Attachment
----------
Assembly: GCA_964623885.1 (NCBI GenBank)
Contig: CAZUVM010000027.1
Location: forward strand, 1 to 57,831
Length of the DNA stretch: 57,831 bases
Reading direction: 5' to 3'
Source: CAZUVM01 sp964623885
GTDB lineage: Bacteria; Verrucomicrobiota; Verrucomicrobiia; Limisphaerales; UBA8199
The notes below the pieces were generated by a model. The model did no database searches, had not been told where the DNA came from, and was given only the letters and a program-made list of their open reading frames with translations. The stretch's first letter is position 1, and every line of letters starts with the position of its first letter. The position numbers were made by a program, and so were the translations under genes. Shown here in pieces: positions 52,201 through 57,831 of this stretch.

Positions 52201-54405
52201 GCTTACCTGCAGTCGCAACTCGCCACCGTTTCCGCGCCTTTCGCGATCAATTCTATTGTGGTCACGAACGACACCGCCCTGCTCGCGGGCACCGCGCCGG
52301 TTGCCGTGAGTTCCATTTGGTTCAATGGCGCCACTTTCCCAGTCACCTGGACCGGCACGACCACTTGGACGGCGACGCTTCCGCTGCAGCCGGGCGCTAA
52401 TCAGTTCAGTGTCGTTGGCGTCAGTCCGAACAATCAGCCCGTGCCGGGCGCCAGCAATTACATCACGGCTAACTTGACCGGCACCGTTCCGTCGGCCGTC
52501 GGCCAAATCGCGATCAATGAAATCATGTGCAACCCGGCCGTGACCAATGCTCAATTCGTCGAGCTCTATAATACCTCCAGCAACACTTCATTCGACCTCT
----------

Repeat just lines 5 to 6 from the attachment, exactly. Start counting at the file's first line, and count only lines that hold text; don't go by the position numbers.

Reading direction: 5' to 3'
Source: CAZUVM01 sp964623885